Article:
2002 - Cervantes lnstitute , Manchester, UK
2006 - Aleppo City Museum , Syria
2009 - Wataribashi , Dar Eljebla, Kuwait
2009 - Torture, A Lasting Impression. Amnesty International , Columbia College, Chicago
2010 - Icons of Beauty, Movenpick Hotel Kuwait
2010 - 2nd Annual Art Salon, Boushahri Gallery, Kuwait
2010 - 20 Windows on the World , UNESCO, Paris, France
2011 - JAMM Auction , Preview Exhibition , The Avenues, Kuwait
British Museum , London , UK
National Print Museum , Mexico City, Mexico
Museo Angeles Arte, Contemporaneo , Turegano, Spain
Modem Art Museum , Cartagena , Colombia
Modern Art Museum , Kuwait City, Kuwait
** Government of Spain, Ministry of Education, Curriculum for Plastic Education and Visual Education , Course 4 ESO, publishes commentary introducing Hani Mazhans paintings under the title «Learn from the Artists» The colour for Hani Mazhar.
Hani Mazhans work figures prominently in private collections in Japan , Germany, Spain, England, Mexico, Colombia, Syria, Lebanon and Argentina

Not Iraqi or English, just creative without borders
by Angela Jeffs

Hani Mazhar sits in Spica Gallery in Tokyo’s Minami-Aoyama, looking unlike any artist ever met. He wears a double-breasted jacket with silver buttons, carefully pressed trousers, immaculately polished shoes. A perfectionist in more ways than one.

Some 20 of his paintings hang on the walls. On a table, two “books” in exquisite handmade boxes — limited editions of hand-scribed writings by famed Iraqi sages and associated printed images.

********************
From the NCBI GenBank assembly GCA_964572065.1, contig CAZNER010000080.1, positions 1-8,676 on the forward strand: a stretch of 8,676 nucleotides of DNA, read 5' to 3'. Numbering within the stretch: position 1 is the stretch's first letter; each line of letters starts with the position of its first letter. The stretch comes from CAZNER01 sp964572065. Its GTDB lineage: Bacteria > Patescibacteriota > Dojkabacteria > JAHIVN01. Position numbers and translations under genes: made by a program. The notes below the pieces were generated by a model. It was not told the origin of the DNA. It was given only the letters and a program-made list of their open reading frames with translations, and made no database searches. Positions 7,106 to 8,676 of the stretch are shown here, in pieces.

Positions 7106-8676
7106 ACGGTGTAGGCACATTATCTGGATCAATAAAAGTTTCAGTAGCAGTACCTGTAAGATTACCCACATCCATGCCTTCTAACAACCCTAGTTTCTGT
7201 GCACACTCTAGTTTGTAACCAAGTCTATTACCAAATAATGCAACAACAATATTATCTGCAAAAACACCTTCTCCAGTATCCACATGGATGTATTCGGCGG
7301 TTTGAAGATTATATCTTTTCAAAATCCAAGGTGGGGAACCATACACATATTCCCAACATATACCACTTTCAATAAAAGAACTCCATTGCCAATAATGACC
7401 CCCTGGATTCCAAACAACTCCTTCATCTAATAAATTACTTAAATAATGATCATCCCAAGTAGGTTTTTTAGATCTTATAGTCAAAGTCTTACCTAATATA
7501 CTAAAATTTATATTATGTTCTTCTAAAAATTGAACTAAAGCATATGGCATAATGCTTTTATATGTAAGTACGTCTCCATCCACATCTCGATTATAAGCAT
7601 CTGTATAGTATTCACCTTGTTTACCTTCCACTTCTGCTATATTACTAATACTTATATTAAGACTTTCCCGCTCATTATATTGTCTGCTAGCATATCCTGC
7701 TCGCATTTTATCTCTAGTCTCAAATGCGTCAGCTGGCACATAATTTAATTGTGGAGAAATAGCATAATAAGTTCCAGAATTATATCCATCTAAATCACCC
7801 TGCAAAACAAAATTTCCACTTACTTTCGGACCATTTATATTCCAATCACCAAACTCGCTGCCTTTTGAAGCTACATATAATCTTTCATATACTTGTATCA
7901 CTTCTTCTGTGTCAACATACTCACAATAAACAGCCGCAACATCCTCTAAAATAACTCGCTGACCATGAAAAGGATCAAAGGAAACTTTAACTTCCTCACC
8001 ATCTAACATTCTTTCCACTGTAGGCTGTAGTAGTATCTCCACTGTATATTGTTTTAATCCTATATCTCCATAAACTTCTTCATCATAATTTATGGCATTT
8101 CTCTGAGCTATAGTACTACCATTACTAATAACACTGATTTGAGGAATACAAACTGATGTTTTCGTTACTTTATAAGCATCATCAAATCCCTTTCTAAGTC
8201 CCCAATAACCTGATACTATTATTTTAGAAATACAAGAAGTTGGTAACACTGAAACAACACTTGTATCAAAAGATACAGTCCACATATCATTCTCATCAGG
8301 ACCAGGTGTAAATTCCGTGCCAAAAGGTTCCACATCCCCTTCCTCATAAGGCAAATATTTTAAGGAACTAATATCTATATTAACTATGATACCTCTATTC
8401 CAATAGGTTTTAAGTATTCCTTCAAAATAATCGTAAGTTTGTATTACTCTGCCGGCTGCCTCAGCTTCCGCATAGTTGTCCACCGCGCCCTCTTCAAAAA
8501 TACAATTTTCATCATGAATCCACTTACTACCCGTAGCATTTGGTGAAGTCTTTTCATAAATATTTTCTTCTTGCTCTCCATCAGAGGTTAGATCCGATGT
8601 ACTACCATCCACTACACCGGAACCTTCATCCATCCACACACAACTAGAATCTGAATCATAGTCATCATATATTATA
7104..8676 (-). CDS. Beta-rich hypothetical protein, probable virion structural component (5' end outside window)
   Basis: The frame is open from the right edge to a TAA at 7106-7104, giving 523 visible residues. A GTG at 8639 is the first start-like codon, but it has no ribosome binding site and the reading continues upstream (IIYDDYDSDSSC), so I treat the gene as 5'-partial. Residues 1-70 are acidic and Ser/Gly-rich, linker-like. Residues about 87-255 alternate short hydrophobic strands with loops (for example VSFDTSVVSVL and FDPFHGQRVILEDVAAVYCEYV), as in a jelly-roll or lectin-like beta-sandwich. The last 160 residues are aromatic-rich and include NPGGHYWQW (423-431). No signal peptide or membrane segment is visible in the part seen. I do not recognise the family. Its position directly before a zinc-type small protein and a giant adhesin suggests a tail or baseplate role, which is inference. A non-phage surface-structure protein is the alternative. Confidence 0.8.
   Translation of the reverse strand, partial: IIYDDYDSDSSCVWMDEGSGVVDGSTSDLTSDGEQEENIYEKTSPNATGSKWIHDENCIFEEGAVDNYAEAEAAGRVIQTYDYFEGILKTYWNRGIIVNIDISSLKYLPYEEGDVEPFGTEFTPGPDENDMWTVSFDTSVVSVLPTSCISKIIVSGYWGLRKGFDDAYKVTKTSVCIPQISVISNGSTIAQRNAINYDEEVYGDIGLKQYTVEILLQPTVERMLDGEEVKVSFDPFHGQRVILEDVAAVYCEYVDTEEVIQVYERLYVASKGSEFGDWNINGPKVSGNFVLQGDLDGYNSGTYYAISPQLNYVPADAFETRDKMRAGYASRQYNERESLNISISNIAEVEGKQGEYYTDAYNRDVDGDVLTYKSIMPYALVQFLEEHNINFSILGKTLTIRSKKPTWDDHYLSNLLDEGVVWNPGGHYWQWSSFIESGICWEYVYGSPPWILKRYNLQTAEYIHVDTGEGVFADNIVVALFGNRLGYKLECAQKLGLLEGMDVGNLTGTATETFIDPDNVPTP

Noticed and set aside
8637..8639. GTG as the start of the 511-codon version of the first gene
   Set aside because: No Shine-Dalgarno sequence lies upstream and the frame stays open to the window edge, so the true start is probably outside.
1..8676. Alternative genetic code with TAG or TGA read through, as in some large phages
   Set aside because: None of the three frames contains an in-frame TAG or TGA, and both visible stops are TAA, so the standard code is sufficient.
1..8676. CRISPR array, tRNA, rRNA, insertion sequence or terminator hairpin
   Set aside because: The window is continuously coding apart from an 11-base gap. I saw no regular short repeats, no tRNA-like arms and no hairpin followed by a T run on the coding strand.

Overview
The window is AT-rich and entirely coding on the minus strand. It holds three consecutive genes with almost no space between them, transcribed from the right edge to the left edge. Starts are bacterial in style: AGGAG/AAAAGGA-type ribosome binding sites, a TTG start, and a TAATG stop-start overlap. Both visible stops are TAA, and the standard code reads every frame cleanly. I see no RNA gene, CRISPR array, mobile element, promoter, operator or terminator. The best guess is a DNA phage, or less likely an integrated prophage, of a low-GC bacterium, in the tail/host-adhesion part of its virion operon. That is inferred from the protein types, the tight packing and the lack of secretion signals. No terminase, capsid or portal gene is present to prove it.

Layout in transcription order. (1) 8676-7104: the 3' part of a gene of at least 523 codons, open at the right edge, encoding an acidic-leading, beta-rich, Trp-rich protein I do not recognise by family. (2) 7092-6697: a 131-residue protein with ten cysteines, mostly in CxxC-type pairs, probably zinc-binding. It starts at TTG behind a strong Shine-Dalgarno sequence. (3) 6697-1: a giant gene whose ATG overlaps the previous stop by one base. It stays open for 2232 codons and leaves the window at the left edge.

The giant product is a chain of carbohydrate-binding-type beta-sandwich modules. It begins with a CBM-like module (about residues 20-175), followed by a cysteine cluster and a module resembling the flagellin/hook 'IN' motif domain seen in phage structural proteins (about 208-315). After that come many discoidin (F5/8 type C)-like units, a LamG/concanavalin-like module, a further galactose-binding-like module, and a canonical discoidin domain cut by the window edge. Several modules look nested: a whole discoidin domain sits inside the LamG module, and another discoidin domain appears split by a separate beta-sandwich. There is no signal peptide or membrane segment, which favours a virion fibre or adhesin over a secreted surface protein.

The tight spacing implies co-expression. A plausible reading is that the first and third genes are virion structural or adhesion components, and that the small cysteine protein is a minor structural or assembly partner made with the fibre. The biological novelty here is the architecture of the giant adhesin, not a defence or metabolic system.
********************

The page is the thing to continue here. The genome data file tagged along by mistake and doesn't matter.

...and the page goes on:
As he explains softly, politely, one edition — as loaned by promoter Astrid de los Rios, of Montealto International, who curated this East to East show and specializes in what she calls “nomadic artists” — is based on writings by the 10th century Sufi master al-Hallaj. (The other nine copies are all in museums and private collections.)

The second edition (this time for sale) also consists of a set of prints — illustrated interpretations of a selection of poems by the Sufi poet al-Niffari, written out in Arabic, but with an added translation in French.

Hani was born in Assamawa, south of Baghdad, an area associated with the Old Testament and the alleged site of Noah’s Ark. He was a mystery to his family, drawing and painting his way to the Institute of Fine Art in the capital. Here he came under the influence of the painter Shakir Hasan al-Said.

“Al-Said was a leading member of the Baghdad Group of modern art, founded in 1951,” Hani says. “He envisioned a renaissance — creating a distinctive Iraqi movement that would reforge the links that separated artists from the age of al-Hallaj.”

But in the 1970s, corruption set in. “Political leaders began applying pressure to artists to use their talents for propaganda purposes. Asked to devise and promote a new nationality for our country. I began asking myself, what is nationalism?” Since the time of the biblical flood, he says, Iraq has been a sad country, its people a sad people. “Sorrow has passed down through the generations for so long I believe it’s now genetic. Even when we sing, we cry.”

On the last day of 1978, forced to submit to political will, he left Baghdad. “I spent two years living with the marsh Arabs. Quiet and beautiful, yes, but like living in the 14th century.” With no materials for painting, he spent most of his time reading. In the capital he had been a star, the top student. In the marshes, his creative wings were clipped.